The reason behind the reactions you experience is the release of histamines. Histamines are a chemical that causes all the swelling, tears, et cetera, in an attempt to release allergens and help defend your eyes.

While antihistamine pills and eye drops help calm allergic reactions, it’s suggested that over-the-counters aren’t used for more than a couple of days. Ask us about prescribed eye drops that can be used on a more fluid schedule and can healthily harmonize with any existing eye issues such as glaucoma.

Now that we’ve covered eye allergies, let’s talk about other possible culprits.

Eye Allergies or Eye Infections?

girl with irritated dry red eye or allergy female

The reactions might seem as similar as identical twins in the beginning. But the causes are completely unrelated. Eye allergies are caused by allergens and eye infections are caused by substances like bacteria, parasites, and viruses. If they are not appropriately addressed, symptoms can mutate from a mild itch to more intense pain, light sensitivity and thick, slimy discharge.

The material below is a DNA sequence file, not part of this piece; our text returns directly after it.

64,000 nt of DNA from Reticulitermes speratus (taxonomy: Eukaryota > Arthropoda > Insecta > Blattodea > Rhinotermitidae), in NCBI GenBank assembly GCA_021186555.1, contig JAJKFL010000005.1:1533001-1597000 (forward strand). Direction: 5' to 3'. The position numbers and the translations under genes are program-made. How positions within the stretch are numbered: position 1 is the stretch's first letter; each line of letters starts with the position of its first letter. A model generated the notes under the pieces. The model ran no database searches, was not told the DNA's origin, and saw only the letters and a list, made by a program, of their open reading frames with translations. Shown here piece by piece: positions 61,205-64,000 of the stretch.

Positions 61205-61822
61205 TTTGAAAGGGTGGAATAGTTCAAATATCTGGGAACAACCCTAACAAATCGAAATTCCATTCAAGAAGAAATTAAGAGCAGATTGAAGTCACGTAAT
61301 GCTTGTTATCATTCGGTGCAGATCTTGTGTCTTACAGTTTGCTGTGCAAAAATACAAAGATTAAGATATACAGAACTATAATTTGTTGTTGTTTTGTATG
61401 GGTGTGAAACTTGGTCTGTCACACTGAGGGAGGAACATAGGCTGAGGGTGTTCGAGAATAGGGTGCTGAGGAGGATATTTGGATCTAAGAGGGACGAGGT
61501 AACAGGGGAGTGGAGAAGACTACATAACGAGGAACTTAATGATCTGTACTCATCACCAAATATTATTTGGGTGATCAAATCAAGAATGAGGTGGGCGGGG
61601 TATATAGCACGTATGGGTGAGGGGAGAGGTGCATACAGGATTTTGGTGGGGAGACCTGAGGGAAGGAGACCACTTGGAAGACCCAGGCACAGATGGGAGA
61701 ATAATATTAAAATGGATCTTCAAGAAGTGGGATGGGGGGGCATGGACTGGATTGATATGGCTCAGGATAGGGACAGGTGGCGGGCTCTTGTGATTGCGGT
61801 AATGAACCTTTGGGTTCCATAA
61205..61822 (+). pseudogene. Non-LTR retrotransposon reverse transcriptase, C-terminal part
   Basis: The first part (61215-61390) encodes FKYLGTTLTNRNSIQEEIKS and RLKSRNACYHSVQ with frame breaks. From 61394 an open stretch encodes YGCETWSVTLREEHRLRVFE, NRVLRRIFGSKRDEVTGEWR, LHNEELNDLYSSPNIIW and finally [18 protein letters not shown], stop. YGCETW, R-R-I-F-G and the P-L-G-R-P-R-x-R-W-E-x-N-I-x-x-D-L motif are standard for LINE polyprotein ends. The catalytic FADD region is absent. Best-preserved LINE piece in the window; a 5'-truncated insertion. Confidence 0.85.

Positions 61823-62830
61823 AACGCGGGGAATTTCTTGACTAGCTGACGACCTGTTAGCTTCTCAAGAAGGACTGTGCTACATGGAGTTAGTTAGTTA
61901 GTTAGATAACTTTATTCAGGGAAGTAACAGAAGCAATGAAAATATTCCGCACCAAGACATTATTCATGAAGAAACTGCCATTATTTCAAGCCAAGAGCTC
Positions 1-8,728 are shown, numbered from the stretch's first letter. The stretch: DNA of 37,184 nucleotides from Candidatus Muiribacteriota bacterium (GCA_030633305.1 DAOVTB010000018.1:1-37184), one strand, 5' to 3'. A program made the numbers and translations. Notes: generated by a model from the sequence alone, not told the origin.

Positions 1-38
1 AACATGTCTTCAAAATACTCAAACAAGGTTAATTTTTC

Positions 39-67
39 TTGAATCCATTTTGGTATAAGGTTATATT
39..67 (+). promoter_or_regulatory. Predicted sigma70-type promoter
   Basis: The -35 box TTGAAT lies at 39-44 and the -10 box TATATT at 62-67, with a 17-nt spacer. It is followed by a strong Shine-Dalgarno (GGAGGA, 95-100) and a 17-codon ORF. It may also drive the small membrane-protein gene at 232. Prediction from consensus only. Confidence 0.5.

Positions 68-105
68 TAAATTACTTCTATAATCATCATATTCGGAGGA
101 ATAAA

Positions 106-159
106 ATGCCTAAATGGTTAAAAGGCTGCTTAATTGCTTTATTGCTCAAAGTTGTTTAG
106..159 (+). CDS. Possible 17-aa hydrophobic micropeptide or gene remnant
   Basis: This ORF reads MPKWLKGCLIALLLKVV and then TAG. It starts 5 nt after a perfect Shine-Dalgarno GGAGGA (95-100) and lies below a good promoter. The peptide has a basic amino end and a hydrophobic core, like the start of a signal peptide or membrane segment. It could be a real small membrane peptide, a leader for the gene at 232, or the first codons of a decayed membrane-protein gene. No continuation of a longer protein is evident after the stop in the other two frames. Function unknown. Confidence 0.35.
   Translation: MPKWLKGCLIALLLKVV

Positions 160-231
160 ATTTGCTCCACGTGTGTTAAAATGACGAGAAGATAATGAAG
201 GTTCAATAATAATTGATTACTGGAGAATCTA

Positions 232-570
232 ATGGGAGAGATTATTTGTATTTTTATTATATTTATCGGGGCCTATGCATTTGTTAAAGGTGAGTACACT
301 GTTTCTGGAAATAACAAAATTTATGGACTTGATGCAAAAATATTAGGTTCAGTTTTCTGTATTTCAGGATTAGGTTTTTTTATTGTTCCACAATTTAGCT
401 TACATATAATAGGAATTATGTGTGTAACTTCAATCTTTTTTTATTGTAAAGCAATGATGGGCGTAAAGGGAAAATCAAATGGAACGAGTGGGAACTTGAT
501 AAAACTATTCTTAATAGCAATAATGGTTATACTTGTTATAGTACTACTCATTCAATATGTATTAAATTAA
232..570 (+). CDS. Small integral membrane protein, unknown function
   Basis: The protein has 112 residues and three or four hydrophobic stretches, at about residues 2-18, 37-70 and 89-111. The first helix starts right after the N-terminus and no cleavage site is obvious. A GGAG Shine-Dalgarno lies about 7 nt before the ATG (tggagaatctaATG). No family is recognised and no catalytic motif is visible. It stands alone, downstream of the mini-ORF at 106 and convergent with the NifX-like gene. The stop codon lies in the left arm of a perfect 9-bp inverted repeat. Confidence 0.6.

Another important thing to know about infections vs allergies: infections can spread to others and allergies cannot. Proper hygiene and following ODs guidance are crucial to healing your own eyes and protecting the eyes of others.

Eye Allergies or Dry Eye?

One oddity of dry eye syndrome is that it can lead to watery eyes. This reflex tearing helps to confuse dry eye syndrome and eye allergies. There are so many varied factors that can lead to dry eye. Factors that can develop at any time. One way to help differentiate the two is maintaining awareness of other symptoms that are more prone to dry eye, such as: